By his own estimate, Arthur Karp has devoted only 30 days this year to running his chocolate-chip cookie business. He says he has a more pressing mission: to sell the world on the concept of franchising.
As chairman of the International Franchise Assn., Karp spends most of his time leading business groups on international trade missions.
The opportunities have been plentiful since the dearth of communism in Eastern Europe, Karp said. The new democracies are hungry for Western-style products and government officials have been bending over backwards to allow U.S. franchises, he said.
"There are opportunities there for people of vision that are just laying around on the street," Karp said in a recent interview at the Atlanta offices of his franchised Great American Chocolate Chip Cookie Co.
"In the future, when they talk about the 'good old days,' they're going to be talking about the 1990s."
IFA's push in Eastern Europe comes on the heels of a decade of sharp growth in franchising in the United States.
Domestic franchises are expected to account for $716 billion in retail sales in 1990--a third of the nation's total retail sales, according to IFA. That's more than quadruple the $160 billion in sales from franchises during 1983, the Washington-based group said.
The number of franchises is expected to grow to 533,000 establishments this year, up from 442,400 in 1980, IFA said. It said a rash of gasoline station shutdowns in the early 1980s had offset the establishment of new franchises, but the total number of franchises has risen steadily since 1984.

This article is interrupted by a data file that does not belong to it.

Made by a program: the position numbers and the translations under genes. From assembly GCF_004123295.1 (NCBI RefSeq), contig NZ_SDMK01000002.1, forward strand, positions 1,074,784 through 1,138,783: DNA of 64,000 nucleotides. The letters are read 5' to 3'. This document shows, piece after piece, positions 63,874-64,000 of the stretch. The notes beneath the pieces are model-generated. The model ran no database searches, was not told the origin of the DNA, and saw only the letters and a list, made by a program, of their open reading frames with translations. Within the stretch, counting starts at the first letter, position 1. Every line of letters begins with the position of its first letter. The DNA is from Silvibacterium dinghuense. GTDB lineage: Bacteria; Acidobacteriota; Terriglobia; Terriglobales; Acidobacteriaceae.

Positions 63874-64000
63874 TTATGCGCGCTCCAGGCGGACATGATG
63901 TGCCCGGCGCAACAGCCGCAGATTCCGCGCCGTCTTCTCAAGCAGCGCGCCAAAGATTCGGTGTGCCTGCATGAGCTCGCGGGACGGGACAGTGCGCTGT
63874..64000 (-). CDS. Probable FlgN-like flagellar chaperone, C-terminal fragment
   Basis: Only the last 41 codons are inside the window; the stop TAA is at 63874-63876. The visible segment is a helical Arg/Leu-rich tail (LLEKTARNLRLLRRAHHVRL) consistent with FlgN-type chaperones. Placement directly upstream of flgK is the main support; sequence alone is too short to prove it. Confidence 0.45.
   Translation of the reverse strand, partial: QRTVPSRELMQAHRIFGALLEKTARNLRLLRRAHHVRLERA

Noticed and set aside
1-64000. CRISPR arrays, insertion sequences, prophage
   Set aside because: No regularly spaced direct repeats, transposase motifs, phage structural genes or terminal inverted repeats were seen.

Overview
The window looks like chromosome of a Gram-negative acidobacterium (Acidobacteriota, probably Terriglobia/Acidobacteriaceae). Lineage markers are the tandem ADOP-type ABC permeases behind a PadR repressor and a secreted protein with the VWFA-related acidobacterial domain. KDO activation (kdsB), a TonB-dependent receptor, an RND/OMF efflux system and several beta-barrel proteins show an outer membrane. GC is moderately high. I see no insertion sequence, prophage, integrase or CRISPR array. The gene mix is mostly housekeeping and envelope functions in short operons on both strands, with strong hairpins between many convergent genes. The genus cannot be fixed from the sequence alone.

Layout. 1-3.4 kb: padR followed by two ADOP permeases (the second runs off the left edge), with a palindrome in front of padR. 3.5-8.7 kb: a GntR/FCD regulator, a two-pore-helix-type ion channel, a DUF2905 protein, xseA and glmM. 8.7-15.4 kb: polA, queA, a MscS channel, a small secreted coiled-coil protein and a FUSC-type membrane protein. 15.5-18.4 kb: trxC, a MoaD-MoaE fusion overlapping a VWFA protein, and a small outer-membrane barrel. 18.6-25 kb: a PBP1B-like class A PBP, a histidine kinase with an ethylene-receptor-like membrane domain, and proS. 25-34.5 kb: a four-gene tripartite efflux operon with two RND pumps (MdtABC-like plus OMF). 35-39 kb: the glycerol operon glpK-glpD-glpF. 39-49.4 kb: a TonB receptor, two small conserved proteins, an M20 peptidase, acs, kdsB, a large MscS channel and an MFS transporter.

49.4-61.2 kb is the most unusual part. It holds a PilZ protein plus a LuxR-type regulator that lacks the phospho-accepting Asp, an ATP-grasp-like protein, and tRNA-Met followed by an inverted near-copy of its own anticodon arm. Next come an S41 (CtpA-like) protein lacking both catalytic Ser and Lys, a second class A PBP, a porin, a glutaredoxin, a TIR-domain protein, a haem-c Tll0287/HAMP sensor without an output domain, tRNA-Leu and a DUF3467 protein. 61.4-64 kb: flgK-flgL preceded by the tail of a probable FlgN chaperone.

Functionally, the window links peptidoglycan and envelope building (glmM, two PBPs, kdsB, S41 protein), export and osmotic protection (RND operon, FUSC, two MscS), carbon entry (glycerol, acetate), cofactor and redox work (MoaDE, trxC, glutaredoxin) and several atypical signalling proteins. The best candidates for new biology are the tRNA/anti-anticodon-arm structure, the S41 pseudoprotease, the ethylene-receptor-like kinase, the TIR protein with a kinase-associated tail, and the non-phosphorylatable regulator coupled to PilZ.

Under a franchise agreement, a company grants a franchisee the right to sell its products or services in a certain area. The franchiser usually provides business guidance, promotional assistance, financing and other benefits in exchange for a percentage of the sales or profits.
The support system behind the arrangement provides a safety net for the franchisee that leaves less room for error as a business develops, Karp said.
"You're not reinventing the wheel," he said. "We (the franchiser) have probably run into the problem that that individual is facing 100 times before. And we've learned how to handle it . . . from marketing to construction to purchasing, to whatever it is."
Economist Al Niemi agreed that Eastern Europe presents favorable opportunities for selling consumer goods, though he cautioned that those going there in search of a quick buck likely will be disappointed.
"It's going to take longer than some people think," said Niemi, dean of the University of Georgia College of Business Administration. "There's a basic infrastructure there that needs to be rebuilt."
Niemi said the demand for consumer goods in the former communist strongholds is enormous. To suddenly provide a U.S.-style variety of products, he said, "would be like going to fantasy land."
John Amos, executive director of Dallas-based I Can't Believe It's Yogurt, said he has made contacts in Eastern Europe from his participation in IFA trade missions. But he said he believes it will be a few years before Poles and Romanians are licking yogurt cones.
"I think there are enormous opportunities in the Eastern Bloc countries, but it will be some time before the logistical system is in place to support the growth," Amos said. "You can take almost any commodity there on the back of a semi and sell it. But there are no systems in place to support distribution."
In addition to the Eastern Bloc countries, Karp also has led trade missions to Australia, Switzerland, France, Spain and Mexico during his one-year term as head of IFA.